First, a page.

Here, annular pressure zones concentrically surrounding the shaft 1 are created in the area of the radial bearings as a result of the groove pattern on the cylindrical bearing surfaces of the sleeve parts 2 and 10 above and below the thrust plate 6, whose reaction forces, affecting the rotating sleeve parts, intersect at a central area on the rotational axis with the result totaling zero. The shaft 1 and the sleeve parts 2 and 10 together with their common rotational axis are therefore in a stable equilibrium of forces, that means that deviations of the rotational axis from the correct position are effectively prevented.
A two-directional hydrodynamic thrust bearing stabilizes the axial position of the rotational axis whose coplanar pressure zones are created in the lubricant film on each side of the thrust plate 6 as a result of the groove patterns on the end faces of the sleeve parts 2 and 10. These pressure zones form a thrust bearing pair whose respective axial force components are opposed and have the same magnitude. A stable equilibrium of forces results from the forces affecting the relevant end faces of the sleeve parts 2 and 10 that effectively stabilize the rotational axis in relation to its axial position. Thus, through the pumping action created by the rotation of the rotor, zones of hydrodynamic pressure are built up in the continuous lubricant film along the radial bearing and in the area of the thrust bearing. These zones are responsible for ensuring a stable concentric rotation of the rotor in relation to the shaft 1.
It generally holds true that the stiffness and the damping of the entire bearing arrangement is determined or can be influenced by the thickness of the gap and the viscosity of the lubricant. In assembling the spindle motor, first the thrust plate 6 is fixed to the shaft 1. Next, a first sleeve part 2 or 10 is placed over the shaft 1 holding the thrust plate 6. Then the spacer 5 is pushed over the thrust plate 6. Next, the second sleeve part 10 or 2 is placed over the shaft 1. With the aid of the supporting sleeve 3, the sleeve parts 2 and 10 and the spacer 5 are fixed in their relative positions. The thrust plate 6 is located in the cavity 17 formed by the sleeve parts 2 and 10 and the spacer 5. The bearing arrangement is now fully assembled and can be filled with lubricant, preferably oil. By fitting the supporting sleeve 3 into the recess 13 of the hub 4 equipped with yoke 7 and ring magnet 9, the functional bearing arrangement is mounted in the rotor. Finally, the rotor is placed into a flange or the baseplate 11 by pressing, bonding or rigidly fastening in some other way the lower end of the shaft 1 to the baseplate.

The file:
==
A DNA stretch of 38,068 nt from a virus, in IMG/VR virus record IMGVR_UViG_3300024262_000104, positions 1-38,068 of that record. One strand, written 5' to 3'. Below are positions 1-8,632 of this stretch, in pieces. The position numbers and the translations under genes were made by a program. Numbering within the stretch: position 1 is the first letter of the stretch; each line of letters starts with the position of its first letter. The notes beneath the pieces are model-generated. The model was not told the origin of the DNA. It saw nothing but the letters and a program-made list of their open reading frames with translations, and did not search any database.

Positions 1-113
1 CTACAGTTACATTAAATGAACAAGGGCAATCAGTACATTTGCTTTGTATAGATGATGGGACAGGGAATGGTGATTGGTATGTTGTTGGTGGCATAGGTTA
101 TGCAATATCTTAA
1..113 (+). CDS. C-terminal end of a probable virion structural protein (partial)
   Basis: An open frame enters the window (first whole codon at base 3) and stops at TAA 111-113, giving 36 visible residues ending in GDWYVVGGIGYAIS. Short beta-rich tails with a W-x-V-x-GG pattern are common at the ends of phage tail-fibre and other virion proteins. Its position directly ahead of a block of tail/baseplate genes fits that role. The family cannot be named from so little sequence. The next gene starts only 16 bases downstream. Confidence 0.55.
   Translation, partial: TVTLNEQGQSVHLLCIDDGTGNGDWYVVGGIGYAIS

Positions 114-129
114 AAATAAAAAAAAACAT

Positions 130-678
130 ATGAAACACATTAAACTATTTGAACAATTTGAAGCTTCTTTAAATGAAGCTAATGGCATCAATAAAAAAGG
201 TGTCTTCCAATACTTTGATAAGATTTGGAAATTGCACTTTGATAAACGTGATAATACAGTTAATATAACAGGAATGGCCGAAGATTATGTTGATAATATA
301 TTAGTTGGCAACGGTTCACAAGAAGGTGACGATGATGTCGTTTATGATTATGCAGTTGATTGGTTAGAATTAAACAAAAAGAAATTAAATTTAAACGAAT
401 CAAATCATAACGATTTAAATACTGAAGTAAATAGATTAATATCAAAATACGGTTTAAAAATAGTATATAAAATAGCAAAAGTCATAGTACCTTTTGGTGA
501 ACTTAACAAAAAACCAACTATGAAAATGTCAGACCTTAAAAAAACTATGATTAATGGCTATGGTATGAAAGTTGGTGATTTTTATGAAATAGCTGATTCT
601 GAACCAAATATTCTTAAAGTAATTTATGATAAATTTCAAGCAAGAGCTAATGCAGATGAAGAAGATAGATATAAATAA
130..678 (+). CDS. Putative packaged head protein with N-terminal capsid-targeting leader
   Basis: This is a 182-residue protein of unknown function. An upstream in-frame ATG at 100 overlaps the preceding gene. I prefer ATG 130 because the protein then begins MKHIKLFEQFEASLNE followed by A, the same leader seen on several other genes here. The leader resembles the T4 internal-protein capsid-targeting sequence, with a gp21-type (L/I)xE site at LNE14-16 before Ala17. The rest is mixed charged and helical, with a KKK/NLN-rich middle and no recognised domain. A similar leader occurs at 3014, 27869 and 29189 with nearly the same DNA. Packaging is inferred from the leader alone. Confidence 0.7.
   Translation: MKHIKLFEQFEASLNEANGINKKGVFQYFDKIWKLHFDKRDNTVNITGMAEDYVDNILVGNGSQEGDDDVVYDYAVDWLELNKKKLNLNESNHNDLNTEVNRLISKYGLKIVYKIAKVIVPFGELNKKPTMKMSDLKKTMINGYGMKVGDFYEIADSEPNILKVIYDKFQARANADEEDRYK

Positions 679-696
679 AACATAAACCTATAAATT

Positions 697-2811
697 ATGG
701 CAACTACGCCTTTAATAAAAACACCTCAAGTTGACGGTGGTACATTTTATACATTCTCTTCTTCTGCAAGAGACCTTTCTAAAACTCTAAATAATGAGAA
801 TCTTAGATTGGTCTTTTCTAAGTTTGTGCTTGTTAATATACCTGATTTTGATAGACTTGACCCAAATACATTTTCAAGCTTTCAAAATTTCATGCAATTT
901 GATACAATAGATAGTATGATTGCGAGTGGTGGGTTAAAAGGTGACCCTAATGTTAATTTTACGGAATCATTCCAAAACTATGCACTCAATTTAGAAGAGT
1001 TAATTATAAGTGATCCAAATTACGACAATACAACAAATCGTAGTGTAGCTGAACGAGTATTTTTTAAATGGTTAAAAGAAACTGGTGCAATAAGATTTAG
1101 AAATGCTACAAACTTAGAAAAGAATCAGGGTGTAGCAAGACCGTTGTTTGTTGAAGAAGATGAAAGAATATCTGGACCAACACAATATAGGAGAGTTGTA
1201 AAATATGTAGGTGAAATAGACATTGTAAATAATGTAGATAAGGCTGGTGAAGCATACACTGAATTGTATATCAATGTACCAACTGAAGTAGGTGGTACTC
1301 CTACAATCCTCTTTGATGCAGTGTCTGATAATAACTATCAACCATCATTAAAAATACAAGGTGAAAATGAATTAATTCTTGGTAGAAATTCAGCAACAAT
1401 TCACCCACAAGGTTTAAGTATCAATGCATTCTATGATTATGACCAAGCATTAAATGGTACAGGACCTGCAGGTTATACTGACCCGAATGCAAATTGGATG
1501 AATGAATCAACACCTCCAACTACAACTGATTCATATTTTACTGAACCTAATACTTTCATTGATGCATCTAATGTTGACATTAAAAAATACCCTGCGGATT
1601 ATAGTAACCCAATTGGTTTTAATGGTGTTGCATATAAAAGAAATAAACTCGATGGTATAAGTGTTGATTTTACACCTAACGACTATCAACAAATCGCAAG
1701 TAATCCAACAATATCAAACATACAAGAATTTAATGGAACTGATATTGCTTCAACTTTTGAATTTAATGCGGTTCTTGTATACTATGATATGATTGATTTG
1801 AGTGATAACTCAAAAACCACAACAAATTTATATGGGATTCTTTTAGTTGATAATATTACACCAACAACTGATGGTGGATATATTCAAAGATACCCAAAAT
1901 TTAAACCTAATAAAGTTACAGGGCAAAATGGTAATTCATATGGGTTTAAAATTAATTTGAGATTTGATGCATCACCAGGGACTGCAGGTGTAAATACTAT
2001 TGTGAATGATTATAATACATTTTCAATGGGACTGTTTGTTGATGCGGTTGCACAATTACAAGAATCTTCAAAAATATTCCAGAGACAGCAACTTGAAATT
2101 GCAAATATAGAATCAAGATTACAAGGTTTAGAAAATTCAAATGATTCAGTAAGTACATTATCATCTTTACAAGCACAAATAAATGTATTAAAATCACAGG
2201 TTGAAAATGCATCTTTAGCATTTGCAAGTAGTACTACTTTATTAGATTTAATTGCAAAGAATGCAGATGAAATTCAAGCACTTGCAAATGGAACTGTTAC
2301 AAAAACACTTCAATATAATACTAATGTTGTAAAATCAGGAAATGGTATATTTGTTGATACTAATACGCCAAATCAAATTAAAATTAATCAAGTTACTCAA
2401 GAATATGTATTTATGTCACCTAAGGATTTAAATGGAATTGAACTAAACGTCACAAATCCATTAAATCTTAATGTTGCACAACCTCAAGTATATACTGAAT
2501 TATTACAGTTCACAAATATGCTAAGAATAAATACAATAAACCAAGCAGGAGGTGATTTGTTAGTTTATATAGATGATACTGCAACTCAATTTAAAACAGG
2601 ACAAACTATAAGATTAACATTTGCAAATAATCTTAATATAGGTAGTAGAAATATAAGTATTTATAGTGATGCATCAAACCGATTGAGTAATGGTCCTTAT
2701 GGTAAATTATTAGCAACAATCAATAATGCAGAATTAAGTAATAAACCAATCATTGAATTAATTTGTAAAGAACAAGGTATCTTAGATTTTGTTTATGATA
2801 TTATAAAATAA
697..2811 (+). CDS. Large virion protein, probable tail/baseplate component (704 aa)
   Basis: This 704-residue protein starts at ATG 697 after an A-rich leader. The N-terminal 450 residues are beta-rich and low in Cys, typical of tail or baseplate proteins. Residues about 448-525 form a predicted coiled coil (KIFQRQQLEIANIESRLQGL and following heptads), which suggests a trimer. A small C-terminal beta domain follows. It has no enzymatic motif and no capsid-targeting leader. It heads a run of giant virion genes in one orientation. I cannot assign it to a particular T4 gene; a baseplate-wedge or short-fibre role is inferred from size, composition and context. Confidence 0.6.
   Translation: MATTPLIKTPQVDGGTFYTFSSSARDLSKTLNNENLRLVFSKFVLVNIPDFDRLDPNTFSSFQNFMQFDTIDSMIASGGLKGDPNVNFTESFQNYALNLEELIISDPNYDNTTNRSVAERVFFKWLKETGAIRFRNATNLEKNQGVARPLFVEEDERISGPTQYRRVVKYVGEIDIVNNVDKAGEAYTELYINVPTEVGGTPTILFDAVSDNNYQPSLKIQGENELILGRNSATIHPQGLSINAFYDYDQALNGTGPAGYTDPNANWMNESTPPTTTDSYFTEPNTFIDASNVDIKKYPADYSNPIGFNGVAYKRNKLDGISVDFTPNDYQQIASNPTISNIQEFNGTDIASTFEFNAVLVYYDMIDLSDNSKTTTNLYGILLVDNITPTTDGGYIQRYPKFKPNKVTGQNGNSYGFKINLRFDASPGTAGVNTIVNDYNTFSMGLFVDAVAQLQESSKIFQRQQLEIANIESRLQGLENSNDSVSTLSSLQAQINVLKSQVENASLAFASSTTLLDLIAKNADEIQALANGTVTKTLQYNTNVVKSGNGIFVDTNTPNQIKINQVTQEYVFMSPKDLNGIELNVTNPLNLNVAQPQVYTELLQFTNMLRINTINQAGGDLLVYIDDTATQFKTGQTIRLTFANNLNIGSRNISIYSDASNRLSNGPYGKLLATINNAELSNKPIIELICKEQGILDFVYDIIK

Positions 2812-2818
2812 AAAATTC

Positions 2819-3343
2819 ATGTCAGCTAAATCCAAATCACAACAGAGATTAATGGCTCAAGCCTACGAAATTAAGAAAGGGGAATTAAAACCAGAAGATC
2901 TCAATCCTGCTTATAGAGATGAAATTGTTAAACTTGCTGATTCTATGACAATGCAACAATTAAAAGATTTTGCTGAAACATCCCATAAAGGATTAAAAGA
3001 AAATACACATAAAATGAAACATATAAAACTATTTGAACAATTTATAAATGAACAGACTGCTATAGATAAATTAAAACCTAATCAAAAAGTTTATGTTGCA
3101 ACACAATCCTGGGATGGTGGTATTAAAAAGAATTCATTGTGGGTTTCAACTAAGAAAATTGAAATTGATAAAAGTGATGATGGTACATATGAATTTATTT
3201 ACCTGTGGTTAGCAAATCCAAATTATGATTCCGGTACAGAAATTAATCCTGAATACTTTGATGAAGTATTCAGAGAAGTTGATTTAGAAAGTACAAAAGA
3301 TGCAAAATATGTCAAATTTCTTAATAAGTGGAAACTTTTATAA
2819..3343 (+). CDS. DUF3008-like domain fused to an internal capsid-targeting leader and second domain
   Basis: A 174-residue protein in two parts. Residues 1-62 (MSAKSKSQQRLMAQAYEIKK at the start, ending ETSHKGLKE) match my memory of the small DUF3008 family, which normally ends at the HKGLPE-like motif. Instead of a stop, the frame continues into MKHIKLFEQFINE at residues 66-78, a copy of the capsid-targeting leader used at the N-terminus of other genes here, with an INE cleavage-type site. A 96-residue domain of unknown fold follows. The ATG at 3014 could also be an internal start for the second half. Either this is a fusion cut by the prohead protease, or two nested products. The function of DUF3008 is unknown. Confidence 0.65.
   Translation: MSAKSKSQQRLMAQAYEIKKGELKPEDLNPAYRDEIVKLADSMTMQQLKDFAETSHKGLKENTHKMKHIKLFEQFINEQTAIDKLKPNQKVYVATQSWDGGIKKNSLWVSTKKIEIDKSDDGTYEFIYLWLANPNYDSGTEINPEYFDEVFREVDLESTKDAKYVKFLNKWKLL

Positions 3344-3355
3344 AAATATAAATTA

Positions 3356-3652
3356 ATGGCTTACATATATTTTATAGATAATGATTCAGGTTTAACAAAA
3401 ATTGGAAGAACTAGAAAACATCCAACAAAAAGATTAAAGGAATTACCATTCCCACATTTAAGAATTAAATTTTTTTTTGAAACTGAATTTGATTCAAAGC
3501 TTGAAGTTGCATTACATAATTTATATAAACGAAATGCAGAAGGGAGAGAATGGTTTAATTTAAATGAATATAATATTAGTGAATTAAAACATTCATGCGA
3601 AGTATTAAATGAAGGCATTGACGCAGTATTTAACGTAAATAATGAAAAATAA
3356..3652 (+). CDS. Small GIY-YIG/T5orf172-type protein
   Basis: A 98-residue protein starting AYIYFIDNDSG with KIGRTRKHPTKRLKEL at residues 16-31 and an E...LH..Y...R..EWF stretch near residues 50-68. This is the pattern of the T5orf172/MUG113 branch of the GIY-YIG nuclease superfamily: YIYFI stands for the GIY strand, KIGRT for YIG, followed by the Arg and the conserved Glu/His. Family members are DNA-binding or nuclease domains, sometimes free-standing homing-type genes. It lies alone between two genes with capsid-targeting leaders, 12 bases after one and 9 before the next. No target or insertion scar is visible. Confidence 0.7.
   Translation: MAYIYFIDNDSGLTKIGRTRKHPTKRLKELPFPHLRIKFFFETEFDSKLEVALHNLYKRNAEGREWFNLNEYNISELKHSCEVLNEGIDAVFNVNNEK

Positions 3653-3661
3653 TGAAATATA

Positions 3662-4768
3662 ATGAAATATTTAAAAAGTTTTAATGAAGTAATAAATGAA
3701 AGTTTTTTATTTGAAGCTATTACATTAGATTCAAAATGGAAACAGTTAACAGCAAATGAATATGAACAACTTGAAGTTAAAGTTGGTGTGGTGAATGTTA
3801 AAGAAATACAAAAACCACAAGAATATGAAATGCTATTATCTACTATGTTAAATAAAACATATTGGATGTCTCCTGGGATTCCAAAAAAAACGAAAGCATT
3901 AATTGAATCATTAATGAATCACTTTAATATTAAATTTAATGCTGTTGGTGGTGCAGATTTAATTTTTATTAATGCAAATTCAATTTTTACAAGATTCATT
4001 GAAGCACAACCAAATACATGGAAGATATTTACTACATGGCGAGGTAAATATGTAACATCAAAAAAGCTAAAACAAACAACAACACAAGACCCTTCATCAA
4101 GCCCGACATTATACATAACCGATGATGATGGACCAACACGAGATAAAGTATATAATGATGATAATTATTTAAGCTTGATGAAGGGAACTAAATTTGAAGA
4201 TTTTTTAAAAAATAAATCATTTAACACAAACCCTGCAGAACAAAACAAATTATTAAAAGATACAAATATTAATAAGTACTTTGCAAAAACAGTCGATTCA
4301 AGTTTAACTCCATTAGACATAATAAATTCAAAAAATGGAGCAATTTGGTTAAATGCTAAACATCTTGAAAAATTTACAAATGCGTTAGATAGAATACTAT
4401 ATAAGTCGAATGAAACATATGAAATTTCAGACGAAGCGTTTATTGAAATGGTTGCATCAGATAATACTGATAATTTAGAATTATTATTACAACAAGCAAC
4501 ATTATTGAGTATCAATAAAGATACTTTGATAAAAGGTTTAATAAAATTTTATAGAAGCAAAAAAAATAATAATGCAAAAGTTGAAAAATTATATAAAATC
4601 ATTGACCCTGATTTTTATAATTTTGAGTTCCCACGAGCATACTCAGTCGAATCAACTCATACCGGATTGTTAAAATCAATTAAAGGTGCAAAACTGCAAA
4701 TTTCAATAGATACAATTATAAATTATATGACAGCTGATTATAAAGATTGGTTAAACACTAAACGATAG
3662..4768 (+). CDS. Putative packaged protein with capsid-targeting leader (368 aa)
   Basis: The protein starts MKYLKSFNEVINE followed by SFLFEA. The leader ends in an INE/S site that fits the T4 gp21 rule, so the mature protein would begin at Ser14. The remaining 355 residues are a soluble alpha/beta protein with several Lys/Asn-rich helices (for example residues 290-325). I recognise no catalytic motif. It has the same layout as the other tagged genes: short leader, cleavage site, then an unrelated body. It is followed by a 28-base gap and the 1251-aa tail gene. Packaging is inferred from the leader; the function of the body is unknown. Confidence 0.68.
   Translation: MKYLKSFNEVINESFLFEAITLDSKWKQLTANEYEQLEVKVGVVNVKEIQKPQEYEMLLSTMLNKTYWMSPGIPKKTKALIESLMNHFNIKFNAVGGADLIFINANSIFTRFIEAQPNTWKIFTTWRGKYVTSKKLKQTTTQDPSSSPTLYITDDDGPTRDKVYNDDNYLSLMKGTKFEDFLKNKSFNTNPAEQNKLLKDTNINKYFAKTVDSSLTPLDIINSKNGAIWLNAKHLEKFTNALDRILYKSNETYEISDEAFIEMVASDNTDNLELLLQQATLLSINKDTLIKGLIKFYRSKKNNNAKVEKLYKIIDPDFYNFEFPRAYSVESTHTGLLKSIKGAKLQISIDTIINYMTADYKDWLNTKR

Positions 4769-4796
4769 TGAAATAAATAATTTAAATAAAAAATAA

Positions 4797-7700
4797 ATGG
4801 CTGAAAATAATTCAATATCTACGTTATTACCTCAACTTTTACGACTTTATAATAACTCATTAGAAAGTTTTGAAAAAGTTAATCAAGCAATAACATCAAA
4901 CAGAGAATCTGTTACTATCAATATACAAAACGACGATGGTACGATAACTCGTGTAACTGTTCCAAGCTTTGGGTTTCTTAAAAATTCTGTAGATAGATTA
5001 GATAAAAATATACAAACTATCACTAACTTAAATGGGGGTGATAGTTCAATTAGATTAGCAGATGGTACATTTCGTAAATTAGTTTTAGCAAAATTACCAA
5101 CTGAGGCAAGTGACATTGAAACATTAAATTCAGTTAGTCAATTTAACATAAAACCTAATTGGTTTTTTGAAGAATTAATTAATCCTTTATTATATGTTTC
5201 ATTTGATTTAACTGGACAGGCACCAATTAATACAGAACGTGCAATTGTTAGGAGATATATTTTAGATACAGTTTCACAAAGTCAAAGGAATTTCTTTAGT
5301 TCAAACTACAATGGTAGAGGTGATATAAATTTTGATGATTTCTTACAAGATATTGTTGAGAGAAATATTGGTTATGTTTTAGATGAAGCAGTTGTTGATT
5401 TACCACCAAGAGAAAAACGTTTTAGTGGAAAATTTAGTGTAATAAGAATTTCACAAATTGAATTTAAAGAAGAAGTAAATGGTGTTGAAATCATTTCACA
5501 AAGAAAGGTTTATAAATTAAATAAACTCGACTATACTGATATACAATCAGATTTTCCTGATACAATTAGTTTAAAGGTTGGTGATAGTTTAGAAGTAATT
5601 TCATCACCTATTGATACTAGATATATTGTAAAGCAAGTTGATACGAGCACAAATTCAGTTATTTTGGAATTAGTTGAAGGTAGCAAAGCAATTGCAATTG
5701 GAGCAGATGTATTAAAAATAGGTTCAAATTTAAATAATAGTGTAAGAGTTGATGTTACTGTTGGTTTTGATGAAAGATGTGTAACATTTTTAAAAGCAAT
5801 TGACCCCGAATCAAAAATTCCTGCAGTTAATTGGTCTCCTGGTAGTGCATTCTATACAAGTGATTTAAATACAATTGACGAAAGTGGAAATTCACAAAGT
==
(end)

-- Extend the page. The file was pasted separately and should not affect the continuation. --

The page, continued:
For the convenience of the reader, the above description has focused on a representative sample of all possible embodiments, a sample that teaches the principles of the invention and conveys the best mode contemplated for carrying it out. The description has not attempted to exhaustively enumerate all possible variations. Other undescribed variations or modifications may be possible. For example, where multiple alternative embodiments are described, in many cases it will be possible to combine elements of different embodiments, or to combine elements of the embodiments described here with other modifications or variations that are not expressly described. Many of those undescribed variations, modifications and variations are within the literal scope of the following claims, and others are equivalent.